Drinking from a Fire Hose

One of my students, whom I will refer to as S, was a particularly expressive individual with seemingly boundless, exuberant energy.  He was a freshman when he was in my class, and he reminded me of a puppy who hadn’t quite figured out where he needed to put his feet to run properly.  His figuratively tripping, skittering, stumbling personality made him simultaneously adorable and somewhat pitiful.  Coming from the middle school, I suppose S had received relatively little practice in writing papers, and when I assigned his class a 3-5 page paper in the first quarter of the school year, his eyes grew wide with shock.  “THREE pages?” He asked, incredulously.  “On ONE topic?”  When I confirmed that yes, this was indeed the assignment, he responded, “That’s impossible!  You can’t write THREE pages on ONE topic!  There isn’t enough information!”  I laughed and asked him to promise he would find me when he got to college and had to write 10- or 20-page papers.  He stared blankly.  I don’t think he could fully comprehend that I was serious.

I’ve been thinking of that scene a lot in the week and a half since my vet school classes started.  They told us during orientation that we would be drinking from a fire hose, and they weren’t kidding.   We have two exams this week (on Tuesday and Wednesday), the second of which is the dreaded anatomy exam.  We have to know ~50 muscles, including where they attach to bones, which nerve innervates them, and which artery supplies blood to them.  We also have to be able to identify the arteries, veins, nerves, answer live palpation questions, read radiographs, and know the names of the lumps and bumps on each of the bones of the forearm.  We also have an immunology exam on Tuesday, and the content for our other five classes certainly hasn’t stopped.  Quite the fire hose indeed.

I’m not saying all this to complain. I don’t necessarily find it to be enjoyable per se, but realized recently that I’m experiencing vet school as a rush of thrill and fear much like that I might expect from a first time skydiving.  I know that I am ultimately safe – I’m strapped in to a system that knows what it’s doing and I just have to follow the guidance I’ve been given.  But there’s still the chill of doubt that maybe, this time, the parachute won’t deploy.  I want the rush of the experience – the flurry of facts and deeper connections built between content that makes it relevant to my future world, but I fear the looming splat of failure if I have somehow overestimated my preparation.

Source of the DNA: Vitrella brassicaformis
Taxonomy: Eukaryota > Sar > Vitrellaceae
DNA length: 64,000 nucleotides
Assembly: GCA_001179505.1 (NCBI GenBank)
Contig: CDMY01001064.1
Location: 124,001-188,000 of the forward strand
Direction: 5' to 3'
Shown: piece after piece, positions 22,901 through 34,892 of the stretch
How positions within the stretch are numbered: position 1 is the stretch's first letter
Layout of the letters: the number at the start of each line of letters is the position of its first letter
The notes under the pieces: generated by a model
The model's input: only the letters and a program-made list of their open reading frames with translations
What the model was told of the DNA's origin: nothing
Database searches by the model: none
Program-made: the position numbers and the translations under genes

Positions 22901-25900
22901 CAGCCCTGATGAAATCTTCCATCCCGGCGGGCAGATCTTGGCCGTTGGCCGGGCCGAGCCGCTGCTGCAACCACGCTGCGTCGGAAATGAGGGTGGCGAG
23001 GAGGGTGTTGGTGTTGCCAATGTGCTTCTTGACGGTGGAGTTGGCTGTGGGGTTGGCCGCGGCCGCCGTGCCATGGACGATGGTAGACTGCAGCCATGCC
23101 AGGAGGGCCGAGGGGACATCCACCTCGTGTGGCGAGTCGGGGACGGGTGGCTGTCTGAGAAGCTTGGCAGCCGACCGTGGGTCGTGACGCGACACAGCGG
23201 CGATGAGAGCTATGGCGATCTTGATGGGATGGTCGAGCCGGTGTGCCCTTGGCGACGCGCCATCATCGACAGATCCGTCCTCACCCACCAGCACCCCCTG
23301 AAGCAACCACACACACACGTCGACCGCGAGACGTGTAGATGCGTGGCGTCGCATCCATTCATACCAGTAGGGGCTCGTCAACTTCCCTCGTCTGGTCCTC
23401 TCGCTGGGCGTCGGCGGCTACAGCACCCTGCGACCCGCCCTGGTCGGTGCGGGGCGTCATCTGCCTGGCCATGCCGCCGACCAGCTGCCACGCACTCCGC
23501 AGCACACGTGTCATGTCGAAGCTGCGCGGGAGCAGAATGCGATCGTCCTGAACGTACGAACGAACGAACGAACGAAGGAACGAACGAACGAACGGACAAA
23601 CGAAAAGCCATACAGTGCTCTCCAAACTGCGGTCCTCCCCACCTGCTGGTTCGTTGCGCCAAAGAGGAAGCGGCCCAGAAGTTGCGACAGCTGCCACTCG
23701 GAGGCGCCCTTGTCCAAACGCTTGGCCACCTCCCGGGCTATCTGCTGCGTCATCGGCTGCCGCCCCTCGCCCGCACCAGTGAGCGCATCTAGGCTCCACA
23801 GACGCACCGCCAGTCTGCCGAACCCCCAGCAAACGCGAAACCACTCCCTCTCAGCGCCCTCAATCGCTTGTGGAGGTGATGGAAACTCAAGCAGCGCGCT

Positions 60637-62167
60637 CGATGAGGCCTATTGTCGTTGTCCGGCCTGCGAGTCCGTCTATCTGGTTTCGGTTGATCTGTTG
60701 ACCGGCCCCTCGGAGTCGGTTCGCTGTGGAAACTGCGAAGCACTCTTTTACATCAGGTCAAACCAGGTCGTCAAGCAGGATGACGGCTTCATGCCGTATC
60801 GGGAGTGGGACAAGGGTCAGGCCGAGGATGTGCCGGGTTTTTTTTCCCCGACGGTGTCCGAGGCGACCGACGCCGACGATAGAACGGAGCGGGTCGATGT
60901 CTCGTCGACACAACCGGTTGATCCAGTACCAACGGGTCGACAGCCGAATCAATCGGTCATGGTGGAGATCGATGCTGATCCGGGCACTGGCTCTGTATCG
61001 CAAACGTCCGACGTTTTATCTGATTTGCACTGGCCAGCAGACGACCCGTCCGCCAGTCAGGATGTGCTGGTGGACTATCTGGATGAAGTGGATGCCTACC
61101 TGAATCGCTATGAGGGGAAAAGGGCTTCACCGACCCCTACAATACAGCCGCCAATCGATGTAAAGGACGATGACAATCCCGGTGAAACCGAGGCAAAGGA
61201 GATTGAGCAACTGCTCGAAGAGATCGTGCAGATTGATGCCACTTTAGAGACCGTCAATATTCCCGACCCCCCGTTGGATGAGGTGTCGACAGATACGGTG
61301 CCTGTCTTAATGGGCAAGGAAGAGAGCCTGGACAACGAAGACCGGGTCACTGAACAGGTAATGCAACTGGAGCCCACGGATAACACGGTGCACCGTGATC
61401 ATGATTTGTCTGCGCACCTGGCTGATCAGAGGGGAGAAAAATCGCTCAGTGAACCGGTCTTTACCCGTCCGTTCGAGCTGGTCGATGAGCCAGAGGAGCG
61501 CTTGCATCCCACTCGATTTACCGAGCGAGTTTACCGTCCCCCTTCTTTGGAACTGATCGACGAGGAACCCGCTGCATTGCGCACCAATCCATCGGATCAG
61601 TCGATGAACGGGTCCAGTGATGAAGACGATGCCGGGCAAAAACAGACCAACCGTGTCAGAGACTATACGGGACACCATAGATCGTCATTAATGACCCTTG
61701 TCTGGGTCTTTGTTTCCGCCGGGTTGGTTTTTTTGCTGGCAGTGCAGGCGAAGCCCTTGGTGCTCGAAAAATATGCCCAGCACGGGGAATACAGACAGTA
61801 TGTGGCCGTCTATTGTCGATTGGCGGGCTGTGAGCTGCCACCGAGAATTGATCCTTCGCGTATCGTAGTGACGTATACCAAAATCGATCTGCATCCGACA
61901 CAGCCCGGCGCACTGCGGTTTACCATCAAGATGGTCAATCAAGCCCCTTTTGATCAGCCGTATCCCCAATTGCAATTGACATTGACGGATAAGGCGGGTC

It’s an alien emotional world to inhabit.  Never before have I been able to so thoroughly embrace life as a student, but simultaneously I know that I only fully appreciate this because I’ve been a teacher.  Each time I start to think that sitting in lectures is boring, I remember the incredible opportunity before me and suddenly the complicated lecture is a positive part of my day.  The fact that I spent three years away from the student side of the desk enriches the experience with a new lease on life.

I’m leaning into the fire hose.  I will always let my desire for experience outweigh my fear of failure.  To my innocent, naive student, even if he never reads this, I dedicate this story.  My wish for him, and others like him, is that he will get the opportunity to experience and then appreciate how much more than three pages you can write on a single topic.
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One thought on “Drinking from a Fire Hose

  1. Pingback: How I Self-Motivated Myself Through First Year | The Other Side of the Desk

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